As a large population of the country decides against the risk of holidaying abroad, the southwest of England is welcoming more guests than ever – but faces the risks associated with the virus.
Based on stats alone it would appear Devon and Cornwall have gotten off lightly when it comes to coronavirus.
The South Hams was one of the first places in the UK to report a case of Covid-19, but since then there have been just over 2,000 more cases in Devon, with about 900 having been reported in Cornwall since early March.
While other picturesque parts of the country such as Cumbria suffered during lockdown with day-trippers blamed for spreading the virus, the westcountry – stung by those early cases – shut up shop quickly with a police force determined to enforce the letter of the law and angry, social-media savvy locals armed with smartphones and a passion for passive aggression ready to expose any second-home owners flouting the rules.
There are many in the southwest who would prefer it to have stayed that way, but this is a region which relies heavily on its tourism industry.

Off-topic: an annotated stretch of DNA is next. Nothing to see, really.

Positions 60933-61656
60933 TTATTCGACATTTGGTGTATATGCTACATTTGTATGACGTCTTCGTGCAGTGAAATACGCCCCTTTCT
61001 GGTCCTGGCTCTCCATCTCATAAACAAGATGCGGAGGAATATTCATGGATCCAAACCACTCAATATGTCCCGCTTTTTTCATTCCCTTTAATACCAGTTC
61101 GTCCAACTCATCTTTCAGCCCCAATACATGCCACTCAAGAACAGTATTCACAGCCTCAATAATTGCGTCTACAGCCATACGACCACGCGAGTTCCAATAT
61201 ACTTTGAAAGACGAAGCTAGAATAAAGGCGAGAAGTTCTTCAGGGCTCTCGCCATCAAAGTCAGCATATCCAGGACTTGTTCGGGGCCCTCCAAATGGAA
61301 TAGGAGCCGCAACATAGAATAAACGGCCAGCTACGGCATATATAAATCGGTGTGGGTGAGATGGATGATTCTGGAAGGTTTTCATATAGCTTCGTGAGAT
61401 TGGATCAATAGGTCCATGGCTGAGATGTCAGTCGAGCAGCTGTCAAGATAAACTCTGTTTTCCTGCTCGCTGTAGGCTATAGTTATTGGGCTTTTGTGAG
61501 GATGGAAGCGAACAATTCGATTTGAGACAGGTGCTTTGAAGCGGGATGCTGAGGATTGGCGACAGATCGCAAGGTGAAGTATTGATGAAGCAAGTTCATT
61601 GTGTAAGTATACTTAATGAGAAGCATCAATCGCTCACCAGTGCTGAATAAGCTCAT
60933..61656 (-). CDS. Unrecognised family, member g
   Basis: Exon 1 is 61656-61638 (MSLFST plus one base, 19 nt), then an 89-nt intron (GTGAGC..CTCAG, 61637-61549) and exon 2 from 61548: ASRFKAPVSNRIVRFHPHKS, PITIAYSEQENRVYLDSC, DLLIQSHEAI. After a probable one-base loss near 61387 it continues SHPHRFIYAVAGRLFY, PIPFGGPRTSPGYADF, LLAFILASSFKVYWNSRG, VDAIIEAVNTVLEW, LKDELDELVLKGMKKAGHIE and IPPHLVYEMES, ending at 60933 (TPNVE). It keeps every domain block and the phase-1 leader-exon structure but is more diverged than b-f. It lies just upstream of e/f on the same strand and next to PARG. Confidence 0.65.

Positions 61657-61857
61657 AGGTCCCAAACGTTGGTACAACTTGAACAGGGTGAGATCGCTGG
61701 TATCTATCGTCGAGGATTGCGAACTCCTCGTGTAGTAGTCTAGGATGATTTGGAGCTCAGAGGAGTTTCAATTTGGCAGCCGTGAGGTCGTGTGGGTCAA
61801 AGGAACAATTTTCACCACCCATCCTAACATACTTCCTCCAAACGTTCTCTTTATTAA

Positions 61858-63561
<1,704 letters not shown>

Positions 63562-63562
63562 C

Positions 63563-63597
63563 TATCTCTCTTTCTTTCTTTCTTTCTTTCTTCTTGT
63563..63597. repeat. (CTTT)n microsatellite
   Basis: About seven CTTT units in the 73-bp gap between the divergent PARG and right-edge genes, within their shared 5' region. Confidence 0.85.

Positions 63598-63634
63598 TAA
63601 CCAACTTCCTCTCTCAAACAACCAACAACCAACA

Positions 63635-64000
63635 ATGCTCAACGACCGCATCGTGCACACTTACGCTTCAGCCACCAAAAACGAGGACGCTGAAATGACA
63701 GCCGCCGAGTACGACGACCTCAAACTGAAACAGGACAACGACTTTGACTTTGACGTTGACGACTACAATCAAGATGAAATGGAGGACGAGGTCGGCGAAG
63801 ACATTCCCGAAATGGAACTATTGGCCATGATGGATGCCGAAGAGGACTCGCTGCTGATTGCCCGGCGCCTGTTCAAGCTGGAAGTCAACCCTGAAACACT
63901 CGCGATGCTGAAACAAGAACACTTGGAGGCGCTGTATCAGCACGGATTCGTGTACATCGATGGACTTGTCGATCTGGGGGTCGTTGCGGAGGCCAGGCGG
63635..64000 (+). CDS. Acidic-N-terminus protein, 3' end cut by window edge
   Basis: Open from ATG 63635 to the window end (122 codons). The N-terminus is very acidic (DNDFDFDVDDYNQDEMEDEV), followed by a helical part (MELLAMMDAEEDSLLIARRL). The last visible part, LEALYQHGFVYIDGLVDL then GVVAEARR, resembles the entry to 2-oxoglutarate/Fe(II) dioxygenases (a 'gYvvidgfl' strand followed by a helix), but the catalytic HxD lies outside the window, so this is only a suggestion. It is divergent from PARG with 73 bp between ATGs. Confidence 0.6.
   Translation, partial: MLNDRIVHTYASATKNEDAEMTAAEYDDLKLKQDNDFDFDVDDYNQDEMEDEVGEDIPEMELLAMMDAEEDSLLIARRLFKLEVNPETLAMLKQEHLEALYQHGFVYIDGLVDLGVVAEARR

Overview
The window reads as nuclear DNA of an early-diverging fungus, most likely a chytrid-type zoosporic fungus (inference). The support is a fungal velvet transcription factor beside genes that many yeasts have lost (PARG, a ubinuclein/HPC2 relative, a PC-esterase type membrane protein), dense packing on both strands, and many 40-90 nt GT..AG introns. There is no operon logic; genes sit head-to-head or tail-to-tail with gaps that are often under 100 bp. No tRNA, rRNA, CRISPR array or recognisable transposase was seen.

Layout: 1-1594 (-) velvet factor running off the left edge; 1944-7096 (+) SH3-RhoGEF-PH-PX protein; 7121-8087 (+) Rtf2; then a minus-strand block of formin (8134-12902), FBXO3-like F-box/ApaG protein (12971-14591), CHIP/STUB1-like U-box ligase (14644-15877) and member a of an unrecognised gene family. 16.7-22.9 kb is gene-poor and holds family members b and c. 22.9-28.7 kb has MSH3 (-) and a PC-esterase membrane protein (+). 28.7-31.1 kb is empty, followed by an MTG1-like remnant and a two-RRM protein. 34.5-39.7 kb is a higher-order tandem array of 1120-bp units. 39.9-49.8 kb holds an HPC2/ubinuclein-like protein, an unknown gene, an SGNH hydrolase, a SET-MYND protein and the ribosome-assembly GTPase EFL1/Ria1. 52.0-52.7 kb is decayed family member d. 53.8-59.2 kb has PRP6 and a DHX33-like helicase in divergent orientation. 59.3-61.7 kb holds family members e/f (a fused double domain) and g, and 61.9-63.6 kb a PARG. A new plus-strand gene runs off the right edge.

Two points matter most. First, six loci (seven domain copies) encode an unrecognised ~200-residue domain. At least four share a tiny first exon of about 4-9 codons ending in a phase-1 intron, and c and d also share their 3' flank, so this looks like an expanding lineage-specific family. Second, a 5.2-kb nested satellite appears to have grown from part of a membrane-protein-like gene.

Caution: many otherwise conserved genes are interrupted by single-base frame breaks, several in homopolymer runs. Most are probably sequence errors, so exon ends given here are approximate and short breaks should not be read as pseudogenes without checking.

“It had got to the point where we had to open again,” says Victoria Norris, 46, who runs Tall Ships Creamery ice cream shop in Charlestown on the south Cornwall coast.
“Only time will tell if we have made the right decision. We have had a lot of holidaymakers down here and by the beginning of September we will know how lucky we have been.”
Victoria was so concerned by the spread of the virus that she shut down her business before the government made closure compulsory. She also refused to reopen until June – after her engineer fiance Scott Anstey had completely revamped her two small shops in the village to ensure they were completely Covid-safe.
She only allows one household into the shop at a time and employs a strict two-metre social distancing rule at all times.